Important: Brevity disclaimer.


Basically, denoising (also sometimes called smoothing) is about decreasing the noise present on the mesh. Quite often the noise is present due to inaccuracies of mesh construction by scanning processes, such as CT scanning.

Task of mesh denoising is quite well studied area of research - there are a lot of algorithms ranging from simple Laplacian denoising (AKA just averaging neighbor points) to more sophisticated schemes, involving simultaneous operations on all vertices using iterative linear systems solver based on sparse matrices.

Volume compensation

One very important (and typically, undesirable) effect of most of the denoising algorithms is so called “shrinking”, which means change of the mesh volume (most often - its decrease) during denoising process.

It’s easy to understand the nature of this effect. Suppose that we perform denoising as calculating for each point the average position of all its neighbor points, and move our point towards this averaged one.

Shrinkage example

Arrows on the picture show directions and end points where original points are moved to, thus producing the shape on the right. For actual meshes, this situation does not happen for all 100% of vertices, as sometimes averaged point position lies outside of the shape, not inside, but nonetheless this is true for the most vertices, thus producing shrinkage in the result.

This means that “shrinking” is in some sense inherent part of denoising process, so it has to be compensated using some additional processing, and this processing may partially “undo” denoising effect also - so, resulting mesh will be less smooth than it could be without volume compensation when using the same denoising parameters. Typically, however, this is also the desired property of volume compensation, as it tends to cancel “global” changes rather than “local” ones, thus allowing to eliminate the noise, while leaving “global” mesh features unchanged.

There were several attempts to solve “shrinking” problem in the past via using some kind of scaling, or two steps denoising (such as Taubin denoising), but all these algorithms were too primitive, too slow or too difficult to use for the end user.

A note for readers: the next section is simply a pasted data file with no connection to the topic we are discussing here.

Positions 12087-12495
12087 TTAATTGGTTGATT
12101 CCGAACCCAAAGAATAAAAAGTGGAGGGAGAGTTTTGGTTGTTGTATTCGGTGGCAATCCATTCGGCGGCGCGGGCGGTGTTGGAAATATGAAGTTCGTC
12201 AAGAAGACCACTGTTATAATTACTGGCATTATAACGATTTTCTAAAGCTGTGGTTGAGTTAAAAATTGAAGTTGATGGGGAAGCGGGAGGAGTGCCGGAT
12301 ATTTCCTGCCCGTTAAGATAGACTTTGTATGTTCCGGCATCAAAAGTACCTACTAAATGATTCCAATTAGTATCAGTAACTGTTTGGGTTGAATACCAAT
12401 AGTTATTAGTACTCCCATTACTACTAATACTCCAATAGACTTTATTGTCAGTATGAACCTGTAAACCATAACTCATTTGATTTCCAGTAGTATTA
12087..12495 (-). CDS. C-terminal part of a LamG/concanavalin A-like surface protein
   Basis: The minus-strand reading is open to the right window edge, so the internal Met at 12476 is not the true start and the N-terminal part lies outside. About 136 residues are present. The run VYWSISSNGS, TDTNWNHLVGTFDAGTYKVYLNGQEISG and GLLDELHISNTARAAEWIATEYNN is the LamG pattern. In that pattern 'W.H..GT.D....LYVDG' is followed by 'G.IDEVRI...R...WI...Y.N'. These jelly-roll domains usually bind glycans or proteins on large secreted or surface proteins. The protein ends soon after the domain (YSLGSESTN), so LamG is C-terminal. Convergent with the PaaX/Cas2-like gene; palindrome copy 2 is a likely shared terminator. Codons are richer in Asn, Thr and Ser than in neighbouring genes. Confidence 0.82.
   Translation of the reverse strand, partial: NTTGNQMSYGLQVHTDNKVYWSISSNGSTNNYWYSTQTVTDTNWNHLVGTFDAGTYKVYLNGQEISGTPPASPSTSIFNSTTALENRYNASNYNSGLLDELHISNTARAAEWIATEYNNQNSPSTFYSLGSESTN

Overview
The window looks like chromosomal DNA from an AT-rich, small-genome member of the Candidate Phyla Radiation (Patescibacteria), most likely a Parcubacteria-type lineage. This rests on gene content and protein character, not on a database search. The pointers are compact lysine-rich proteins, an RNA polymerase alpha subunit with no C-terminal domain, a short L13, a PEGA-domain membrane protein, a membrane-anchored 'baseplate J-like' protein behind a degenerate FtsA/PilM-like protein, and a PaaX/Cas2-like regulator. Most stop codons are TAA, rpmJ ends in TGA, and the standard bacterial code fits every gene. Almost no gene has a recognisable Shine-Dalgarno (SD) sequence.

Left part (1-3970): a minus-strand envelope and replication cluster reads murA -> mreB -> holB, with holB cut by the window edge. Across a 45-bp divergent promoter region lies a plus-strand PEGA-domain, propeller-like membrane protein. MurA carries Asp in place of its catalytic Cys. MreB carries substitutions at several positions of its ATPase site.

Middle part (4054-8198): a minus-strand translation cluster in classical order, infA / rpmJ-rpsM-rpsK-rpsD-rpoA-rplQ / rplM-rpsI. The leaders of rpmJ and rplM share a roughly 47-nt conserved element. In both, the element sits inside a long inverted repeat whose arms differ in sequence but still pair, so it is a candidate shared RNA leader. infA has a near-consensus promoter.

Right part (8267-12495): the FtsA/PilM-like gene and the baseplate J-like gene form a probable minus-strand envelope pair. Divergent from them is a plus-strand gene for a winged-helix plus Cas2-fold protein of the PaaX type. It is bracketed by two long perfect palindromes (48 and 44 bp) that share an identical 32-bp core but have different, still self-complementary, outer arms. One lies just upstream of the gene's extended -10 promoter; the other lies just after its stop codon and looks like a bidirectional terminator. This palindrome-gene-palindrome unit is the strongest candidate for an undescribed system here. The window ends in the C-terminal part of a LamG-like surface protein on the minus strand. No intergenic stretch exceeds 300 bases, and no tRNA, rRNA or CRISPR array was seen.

Key points of the algorithm developed for Materialise are:

  • Performing very accurate volume compensation - down to numerical accuracy of calculations, typical difference in volumes between original and result mesh is less than 0.01% independent on denoising strength.
  • Almost zero overheads, both for speed and memory.
  • No additional input from the user required other than turning the option of volume compensation on.

Some examples of algorithm results follow.

Sphere denoising

Though this example is useless from practical point of view, sphere denoising is often used to demonstrate some basic properties of denoising algorithm: while no normal denoising algorithm can make the ideal sphere smoother than it is, it is important that algorithm at least does not make things significantly worse.

Original sphere

Original sphere

Sphere after denoising without volume compensation

Denoised sphere w/o volume compensation

Sphere after denoising with volume compensation

Denoised sphere with volume compensation

In last two cases, sphere was processed using exactly the same denoising algorithm parameters, except that volume preservation was not performed in the first call.

Volume difference without volume compensation here is about 81%. With volume compensation turned on, the difference is about 0.004%.

BallJoint model denoising

Model is courtesy of Cyberware, Inc.

Original model

Original BallJoint preview image

Denoising result without volume compensation

Denoised BallJoint w/o volume compensation preview image

Denoising result with volume compensation

Denoised BallJoint with volume compensation preview image

Original model (close up)

Original BallJoint close up preview image

Denoising result without volume compensation (close up)

Denoised BallJoint w/o volume compensation preview close up image

Denoising result with volume compensation (close up)

Denoised BallJoint with volume compensation close up preview image

Volume difference without volume compensation here is about 1%. With volume compensation turned on, volumes match exactly down to the accuracy of used model representation (so, the difference, if exists, is less than about 0.0001%).

Please notice the differencies in close ups pictures: while no volume compensation provides visually more “smooth” mesh surface, it can be seen that some surface details were smoothed out, while with volume compensation turned on, these features are more visible, yet the noise is not present.